Bakewell Pudding’s popularity is on the rise

Gay Making Bakewell puddings at The old Bakewell pudding shop. Gay and shop manager Julie Hurst.
Gay Making Bakewell puddings at The old Bakewell pudding shop. Gay and shop manager Julie Hurst.

Business is booming for a Derbyshire town’s famous export which has remained a dominant force in a world of food fads.

Julie Hurst, manager of The Old Original Bakewell Pudding Shop in the town centre said: “I would say Bakewell Pudding has grown in popularity over the past three years. The turnover has gone up and up and we have employed extra people in the bakery.

“At this time of year, we make two thousand to three thousand puddings a week. In August, when Bakewell Show is on, we make up to eleven thousand.”

“Whatever your diet, when you come into the shop, it is that time to let go and have a handmade, homemade, special treat.

“We tried muesli bars but they didn’t work! People are coming to us for a naughty but nice treat, for lashings of chocolate and cream.”

Developing new lines is a feature that the business prides itself on. Julie said: “Every weekend the girls have a free hand to bring to the table what they want. We try the products in the shop and if they sell well they go to wholesale.”

Owner Nick Beagrie decided to expand the wholesale side of the business three years ago, moving the bakery from the back of the shop to the Riverside Industrial Park in Bakewell.

Baking takes place around the clock with cakes and desserts crafted during the day by a team of six, led by Norman Sheldon who has been making Bakewell Pudding for over 20 years. Four bakers work on the night shift making bread.

The shop and restaurant is a lure for celebrity customers. Joan Rivers called in for lunch, The Hairy Bikers, Ade Edmondson, David Dickinson, Tony Robinson visited while making television programmes and actors from Coronation Street and Emmerdale have popped in for puddings.

While Julie is happy to share tales about how the business has developed, it’s more than her job’s worth to divulge the secret ingredient which goes into Bakewell Pudding.

“I get asked that question as many times as I get asked ‘what is the difference between Bakewell pudding and Bakewell tart,” she said.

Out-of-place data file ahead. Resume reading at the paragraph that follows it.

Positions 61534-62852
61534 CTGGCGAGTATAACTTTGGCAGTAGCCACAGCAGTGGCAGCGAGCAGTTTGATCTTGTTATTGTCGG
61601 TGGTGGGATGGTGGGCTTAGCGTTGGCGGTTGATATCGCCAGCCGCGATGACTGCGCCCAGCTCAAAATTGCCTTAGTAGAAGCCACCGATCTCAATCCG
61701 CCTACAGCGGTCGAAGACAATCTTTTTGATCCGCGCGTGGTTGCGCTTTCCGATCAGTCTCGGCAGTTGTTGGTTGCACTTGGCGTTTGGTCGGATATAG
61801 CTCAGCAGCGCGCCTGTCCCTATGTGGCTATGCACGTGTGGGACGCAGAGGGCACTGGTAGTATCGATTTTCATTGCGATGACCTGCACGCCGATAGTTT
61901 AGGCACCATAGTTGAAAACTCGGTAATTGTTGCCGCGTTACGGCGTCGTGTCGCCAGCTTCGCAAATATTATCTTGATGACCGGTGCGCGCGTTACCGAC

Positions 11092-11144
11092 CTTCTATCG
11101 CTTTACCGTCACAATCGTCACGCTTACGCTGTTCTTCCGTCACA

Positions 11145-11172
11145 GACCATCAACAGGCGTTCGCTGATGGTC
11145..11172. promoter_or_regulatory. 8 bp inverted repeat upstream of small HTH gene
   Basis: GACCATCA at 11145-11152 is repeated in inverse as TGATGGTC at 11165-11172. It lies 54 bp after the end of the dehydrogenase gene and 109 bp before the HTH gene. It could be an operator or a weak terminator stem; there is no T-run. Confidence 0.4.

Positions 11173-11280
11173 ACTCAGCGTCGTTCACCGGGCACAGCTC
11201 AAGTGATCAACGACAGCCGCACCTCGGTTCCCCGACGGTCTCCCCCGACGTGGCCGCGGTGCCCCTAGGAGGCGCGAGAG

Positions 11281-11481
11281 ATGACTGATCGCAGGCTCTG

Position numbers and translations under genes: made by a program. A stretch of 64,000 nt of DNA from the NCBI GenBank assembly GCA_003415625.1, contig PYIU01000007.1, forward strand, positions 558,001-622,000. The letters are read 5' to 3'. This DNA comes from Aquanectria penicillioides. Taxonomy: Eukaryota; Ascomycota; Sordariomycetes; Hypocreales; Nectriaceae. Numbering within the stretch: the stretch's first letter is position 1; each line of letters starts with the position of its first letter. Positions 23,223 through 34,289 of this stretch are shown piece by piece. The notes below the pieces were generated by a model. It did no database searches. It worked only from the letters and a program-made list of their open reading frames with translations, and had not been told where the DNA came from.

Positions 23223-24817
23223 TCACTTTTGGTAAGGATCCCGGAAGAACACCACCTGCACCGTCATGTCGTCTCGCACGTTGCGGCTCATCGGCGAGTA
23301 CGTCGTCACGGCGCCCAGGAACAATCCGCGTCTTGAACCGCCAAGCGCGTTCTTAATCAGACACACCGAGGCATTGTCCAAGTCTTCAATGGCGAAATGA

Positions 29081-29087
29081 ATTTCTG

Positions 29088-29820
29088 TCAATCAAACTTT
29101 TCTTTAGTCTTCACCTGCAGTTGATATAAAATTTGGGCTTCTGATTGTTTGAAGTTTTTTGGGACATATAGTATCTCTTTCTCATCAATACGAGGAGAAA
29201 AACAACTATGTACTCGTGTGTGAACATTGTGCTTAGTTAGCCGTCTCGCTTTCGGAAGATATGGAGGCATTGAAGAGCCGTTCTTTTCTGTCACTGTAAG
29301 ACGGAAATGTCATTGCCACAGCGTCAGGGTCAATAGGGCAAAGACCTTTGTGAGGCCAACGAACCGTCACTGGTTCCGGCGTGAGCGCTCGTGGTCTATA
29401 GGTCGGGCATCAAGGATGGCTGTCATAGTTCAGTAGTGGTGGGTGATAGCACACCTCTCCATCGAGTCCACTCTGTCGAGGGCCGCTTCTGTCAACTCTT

So what is the difference? “The pudding has puff pastry and is more moist than the tart,” said Julie. “The tart is iced with flaked almonds on top and is a lot sweeter.

“Mr Kipling has done us a lot of favours, although our tart is not like Mr Kipling’s.”

Like the tart, Bakewell Pudding has its variations. Julie said: “My gran would make one which would taste different to the one that we sell.”

How the pudding was first created over 250 years ago is steeped in controversy and is as much a mystery as its secret ingredient.

The story which The Old Original Bakewell Pudding Shop is sticking to is that the pudding was born by accident in the Rutland Arms around 1860 when visiting noblemen had ordered strawberry tart. Instead of spreading the mixture into the pastry, the cook spread it on top of the jam.

The pudding was so successful that a Mrs Wilson, wife of a candle-maker, bought the recipe for £5 and started a business of her own in their cottage.

That cottage later became The Old Original Bakewell Pudding Shop.

Shop manager Julie added: “I am not disputing that this is the original pudding but it is a good story and has the history to go with it.”

In her new book, A Slice of Britain, which went on sale this week, Carolne Taggart said that food historian Ivan Day had found a recipe dating back to 1835 and that bakewellonline’s account put the invention in the 1850s.

Caroline also uncovered a story about Will Hudson, landlord of the Castle giving a copy of the original recipe to his baker friend George Bloomer. The business of Bloomers is still thriving in town and selling an Original Bakewell Pudding.

A Slice of Britain by Caroline Taggart is on sale at £14.99, published by AA Publishing, ISBN 978-0-7495-7509-3